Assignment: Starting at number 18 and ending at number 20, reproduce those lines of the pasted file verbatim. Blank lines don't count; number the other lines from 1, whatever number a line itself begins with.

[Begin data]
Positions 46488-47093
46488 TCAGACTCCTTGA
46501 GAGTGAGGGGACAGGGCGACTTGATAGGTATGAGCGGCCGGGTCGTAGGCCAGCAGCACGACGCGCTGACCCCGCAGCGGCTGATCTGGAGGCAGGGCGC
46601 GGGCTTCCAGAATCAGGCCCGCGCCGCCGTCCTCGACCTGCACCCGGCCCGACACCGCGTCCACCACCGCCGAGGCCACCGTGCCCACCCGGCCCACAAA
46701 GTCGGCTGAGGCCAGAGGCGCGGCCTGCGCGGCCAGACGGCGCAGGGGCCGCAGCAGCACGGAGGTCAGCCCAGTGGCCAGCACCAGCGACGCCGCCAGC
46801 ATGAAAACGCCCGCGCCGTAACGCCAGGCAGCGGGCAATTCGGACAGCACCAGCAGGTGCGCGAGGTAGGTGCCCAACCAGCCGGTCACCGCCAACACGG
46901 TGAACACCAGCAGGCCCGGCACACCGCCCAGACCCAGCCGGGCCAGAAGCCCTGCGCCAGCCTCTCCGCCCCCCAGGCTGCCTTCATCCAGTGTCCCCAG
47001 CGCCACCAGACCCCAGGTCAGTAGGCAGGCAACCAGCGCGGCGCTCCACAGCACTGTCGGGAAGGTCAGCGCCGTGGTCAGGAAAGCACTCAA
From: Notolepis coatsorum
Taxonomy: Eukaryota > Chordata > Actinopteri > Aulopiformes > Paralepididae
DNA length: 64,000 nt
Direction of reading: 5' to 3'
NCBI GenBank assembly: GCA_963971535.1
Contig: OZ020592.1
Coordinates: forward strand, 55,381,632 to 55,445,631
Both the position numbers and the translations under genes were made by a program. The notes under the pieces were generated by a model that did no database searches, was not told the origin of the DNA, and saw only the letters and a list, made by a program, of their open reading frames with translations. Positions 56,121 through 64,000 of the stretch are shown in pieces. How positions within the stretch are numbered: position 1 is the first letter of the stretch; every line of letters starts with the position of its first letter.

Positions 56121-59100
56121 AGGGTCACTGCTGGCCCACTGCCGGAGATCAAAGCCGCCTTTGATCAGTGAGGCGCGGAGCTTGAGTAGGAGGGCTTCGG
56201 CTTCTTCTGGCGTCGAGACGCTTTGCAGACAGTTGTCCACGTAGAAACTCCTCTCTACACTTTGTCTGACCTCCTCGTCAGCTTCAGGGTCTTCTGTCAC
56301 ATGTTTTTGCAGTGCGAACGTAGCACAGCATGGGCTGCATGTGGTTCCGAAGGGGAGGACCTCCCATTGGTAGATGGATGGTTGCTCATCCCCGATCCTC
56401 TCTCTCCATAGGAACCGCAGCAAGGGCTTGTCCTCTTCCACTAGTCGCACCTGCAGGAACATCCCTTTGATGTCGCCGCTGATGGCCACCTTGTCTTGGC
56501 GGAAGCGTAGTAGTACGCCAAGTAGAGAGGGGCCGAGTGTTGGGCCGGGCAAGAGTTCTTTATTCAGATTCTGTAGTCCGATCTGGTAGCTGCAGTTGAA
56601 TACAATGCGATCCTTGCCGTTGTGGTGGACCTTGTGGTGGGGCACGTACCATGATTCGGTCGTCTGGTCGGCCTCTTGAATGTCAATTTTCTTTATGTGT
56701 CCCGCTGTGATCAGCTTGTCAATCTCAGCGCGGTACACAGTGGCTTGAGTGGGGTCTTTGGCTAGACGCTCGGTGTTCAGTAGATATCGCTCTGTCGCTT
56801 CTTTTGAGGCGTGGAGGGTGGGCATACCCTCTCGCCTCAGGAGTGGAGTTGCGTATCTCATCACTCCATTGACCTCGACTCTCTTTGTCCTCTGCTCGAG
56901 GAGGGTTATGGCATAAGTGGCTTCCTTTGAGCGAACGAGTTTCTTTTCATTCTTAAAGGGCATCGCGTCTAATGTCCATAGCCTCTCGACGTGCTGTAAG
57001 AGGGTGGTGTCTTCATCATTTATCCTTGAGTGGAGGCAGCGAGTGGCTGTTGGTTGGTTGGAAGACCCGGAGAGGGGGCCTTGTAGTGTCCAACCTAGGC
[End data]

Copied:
56121 AGGGTCACTGCTGGCCCACTGCCGGAGATCAAAGCCGCCTTTGATCAGTGAGGCGCGGAGCTTGAGTAGGAGGGCTTCGG
56201 CTTCTTCTGGCGTCGAGACGCTTTGCAGACAGTTGTCCACGTAGAAACTCCTCTCTACACTTTGTCTGACCTCCTCGTCAGCTTCAGGGTCTTCTGTCAC
56301 ATGTTTTTGCAGTGCGAACGTAGCACAGCATGGGCTGCATGTGGTTCCGAAGGGGAGGACCTCCCATTGGTAGATGGATGGTTGCTCATCCCCGATCCTC